The Emotional Side of Investing: Part II – Pride

Cassandra Laymon, CFP®, MBA

Pride goes before destruction, a haughty spirit before a fall.   ~Proverbs 16:18

Is pride really an emotion? It’s a little harder to identify than happiness, or sadness, or anger. At its best, I think of the proud moments when I’ve seen my son accomplish something difficult, or when I’ve completed something I’ve worked hard on that produced positive results. When I finished writing I Found Jesus in the Stock Market, I was proud both because writing doesn’t come easy for me, and I truly felt like I was following what God had called me to do. I felt pretty good about that!

On the negative side, pride represents an extreme or foolish sense of your own personal value or worth. You can probably find numerous examples of this behavior around you at work, in your community, on television, and yes, even in church. I used to have this bad habit of getting into an argument or debate, realizing I was wrong, and then not being able to admit it. I wanted to be right no matter what and I would not let it go. I’ve since learned that the moment I realize I’m wrong is the moment to admit it and adjust my attitude accordingly. But that was not an easy lesson for me.

I’ve come to understand that the negative part of pride is that over-inflated sense of self that comes from thinking that you are in control. When we forget where our blessings come from and attribute our achievements and successes to our own hard work instead of giving God the credit and the glory…that’s when the trouble starts.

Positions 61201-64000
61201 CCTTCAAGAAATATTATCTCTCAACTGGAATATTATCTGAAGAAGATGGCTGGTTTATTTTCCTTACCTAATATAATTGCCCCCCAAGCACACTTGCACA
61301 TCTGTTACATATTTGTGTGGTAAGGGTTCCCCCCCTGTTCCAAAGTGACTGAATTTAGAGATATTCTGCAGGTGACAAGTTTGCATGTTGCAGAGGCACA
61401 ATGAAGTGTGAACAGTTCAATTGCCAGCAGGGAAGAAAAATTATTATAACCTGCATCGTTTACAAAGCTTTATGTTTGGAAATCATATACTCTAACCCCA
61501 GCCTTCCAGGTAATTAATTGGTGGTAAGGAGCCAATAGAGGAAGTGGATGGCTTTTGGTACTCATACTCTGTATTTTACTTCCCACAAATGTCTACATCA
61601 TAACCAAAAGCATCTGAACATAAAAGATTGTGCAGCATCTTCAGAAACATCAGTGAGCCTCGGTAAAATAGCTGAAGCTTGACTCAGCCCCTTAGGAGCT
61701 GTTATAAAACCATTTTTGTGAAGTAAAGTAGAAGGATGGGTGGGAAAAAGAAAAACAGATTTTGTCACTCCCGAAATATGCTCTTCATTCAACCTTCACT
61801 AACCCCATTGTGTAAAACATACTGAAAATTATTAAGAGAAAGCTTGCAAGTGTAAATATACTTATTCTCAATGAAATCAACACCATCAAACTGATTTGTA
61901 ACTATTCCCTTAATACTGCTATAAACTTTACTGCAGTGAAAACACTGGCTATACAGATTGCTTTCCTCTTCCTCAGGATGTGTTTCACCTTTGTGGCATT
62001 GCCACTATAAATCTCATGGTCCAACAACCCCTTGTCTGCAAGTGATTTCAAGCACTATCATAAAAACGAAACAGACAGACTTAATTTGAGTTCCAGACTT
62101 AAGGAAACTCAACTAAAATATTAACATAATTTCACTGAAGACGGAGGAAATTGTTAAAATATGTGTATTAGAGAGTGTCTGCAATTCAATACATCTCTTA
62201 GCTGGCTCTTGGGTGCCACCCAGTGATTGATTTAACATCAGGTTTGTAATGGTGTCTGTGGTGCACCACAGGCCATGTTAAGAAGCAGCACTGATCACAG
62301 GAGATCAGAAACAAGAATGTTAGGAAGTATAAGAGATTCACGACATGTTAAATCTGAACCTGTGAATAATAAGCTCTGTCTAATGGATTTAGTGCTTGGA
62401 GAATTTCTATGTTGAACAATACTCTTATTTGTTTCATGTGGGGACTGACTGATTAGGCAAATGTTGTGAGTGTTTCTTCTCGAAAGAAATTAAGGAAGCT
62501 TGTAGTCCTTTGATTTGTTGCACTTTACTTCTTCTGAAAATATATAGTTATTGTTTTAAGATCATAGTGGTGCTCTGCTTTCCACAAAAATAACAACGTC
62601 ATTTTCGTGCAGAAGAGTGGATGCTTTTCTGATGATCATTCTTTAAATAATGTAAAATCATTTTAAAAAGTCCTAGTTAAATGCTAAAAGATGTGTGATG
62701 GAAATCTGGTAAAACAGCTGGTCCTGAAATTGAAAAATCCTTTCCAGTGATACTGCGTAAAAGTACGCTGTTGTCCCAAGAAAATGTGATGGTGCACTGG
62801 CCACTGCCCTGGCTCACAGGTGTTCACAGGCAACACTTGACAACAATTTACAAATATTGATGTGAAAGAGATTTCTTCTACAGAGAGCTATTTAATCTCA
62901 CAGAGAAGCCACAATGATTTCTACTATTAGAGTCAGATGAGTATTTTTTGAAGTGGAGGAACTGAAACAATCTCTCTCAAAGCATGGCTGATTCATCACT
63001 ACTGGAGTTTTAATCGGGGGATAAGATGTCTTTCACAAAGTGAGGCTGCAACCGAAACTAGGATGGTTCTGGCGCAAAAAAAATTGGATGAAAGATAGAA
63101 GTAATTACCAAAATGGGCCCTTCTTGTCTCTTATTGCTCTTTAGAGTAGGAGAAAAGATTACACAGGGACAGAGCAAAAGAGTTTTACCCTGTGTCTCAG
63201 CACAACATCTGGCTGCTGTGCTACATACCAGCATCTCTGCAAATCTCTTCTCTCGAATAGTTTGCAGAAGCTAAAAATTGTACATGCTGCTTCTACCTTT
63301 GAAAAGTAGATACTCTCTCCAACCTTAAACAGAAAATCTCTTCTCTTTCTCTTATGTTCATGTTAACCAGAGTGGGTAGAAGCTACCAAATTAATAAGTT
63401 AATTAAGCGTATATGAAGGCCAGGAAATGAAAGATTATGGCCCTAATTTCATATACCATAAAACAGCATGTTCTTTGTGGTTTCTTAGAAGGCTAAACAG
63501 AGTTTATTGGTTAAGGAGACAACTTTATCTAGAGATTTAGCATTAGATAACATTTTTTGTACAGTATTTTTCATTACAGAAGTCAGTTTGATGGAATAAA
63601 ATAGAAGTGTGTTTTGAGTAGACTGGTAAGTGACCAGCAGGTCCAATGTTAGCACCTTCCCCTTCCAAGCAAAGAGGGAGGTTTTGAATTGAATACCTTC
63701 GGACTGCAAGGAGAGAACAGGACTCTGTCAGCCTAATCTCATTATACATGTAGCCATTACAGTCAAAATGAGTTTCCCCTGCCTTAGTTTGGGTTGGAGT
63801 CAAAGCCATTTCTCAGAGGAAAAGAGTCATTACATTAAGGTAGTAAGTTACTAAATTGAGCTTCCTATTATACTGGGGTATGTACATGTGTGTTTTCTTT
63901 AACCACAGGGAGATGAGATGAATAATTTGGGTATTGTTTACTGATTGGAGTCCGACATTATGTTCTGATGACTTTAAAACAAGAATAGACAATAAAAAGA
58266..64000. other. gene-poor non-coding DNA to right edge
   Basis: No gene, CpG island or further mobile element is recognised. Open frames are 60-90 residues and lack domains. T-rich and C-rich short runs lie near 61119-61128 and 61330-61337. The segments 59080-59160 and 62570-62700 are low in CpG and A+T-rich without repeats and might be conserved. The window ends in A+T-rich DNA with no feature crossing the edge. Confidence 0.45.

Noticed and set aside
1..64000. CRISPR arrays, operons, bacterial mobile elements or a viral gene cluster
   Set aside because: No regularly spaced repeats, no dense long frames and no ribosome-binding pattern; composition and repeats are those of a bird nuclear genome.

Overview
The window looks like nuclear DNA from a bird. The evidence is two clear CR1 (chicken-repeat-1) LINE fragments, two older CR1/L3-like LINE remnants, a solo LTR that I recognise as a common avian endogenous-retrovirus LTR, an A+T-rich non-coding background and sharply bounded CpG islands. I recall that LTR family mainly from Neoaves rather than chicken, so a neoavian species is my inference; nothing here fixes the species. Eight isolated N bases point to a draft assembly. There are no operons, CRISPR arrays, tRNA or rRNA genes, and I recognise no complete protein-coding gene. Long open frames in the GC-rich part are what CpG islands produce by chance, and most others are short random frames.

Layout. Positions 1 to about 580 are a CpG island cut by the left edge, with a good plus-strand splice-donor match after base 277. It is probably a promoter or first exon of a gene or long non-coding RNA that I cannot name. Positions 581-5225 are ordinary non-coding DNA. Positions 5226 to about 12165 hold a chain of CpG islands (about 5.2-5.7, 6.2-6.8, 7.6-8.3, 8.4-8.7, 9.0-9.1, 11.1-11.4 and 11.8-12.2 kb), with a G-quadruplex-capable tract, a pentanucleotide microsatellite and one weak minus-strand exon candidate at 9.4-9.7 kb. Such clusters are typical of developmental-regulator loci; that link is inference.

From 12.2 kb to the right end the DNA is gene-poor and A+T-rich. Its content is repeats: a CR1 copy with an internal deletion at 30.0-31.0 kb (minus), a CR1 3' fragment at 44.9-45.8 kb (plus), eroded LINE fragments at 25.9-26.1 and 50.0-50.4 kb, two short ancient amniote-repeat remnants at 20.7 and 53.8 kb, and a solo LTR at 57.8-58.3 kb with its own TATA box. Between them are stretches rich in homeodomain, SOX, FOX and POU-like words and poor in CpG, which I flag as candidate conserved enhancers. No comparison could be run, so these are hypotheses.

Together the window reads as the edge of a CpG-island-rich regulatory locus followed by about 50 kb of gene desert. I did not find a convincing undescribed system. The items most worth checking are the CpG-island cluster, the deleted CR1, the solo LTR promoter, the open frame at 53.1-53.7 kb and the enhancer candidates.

You may be asking, “What does all of this have to do with investing?” I usually come across pride in this area from people who wanted to do their own investing – call their own shots. Frequently, they end up losing a ton of money. To some, investing looks easy. It’s dangerous when you have some initial success and then get over-confident. As difficult as it can be to evaluate and know the right time to buy a good investment, it is much harder to know when to sell. When the stock or fund that you bought starts to lose value, you may not want to sell it and take a small loss or acknowledge you were wrong. After experiencing a loss, you might decide to work with a financial advisor and outsource these decisions to a professional. I find it interesting that we outsource so much to experts these days – plumbers and car mechanics to lawyers and accountants – but many people don’t want to outsource their investing.

Where there is strife, there is pride, but wisdom is found in those who take advice.   ~Proverbs 13:10

Even after earning my MBA and my many years of experience as a financial advisor – or maybe because of it – I outsource these day-to-day decisions to experts. We hire talented money managers with extensive training, expertise and experience in analyzing opportunities and making objective decisions about when to buy and sell particular investments. In addition, they are committed Christ-followers who understand biblical principles and only invest in companies you would be proud to own. With professionals like these available to me, I have confidence to leave the investment selection decisions to them, so I can focus on financial planning and helping my clients live out the life that God has called them to.

Has pride perhaps crept into your investing? Is it time to seek out expert advice? If you are unsure of the kinds of business practices you might be unknowingly investing in, we invite you to have a conversation with us about how you can align your investments with your values… It is simply a matter of wise stewardship!


Financial Planning & Investment Advisory services offered through Beacon Wealth Consultants, Inc.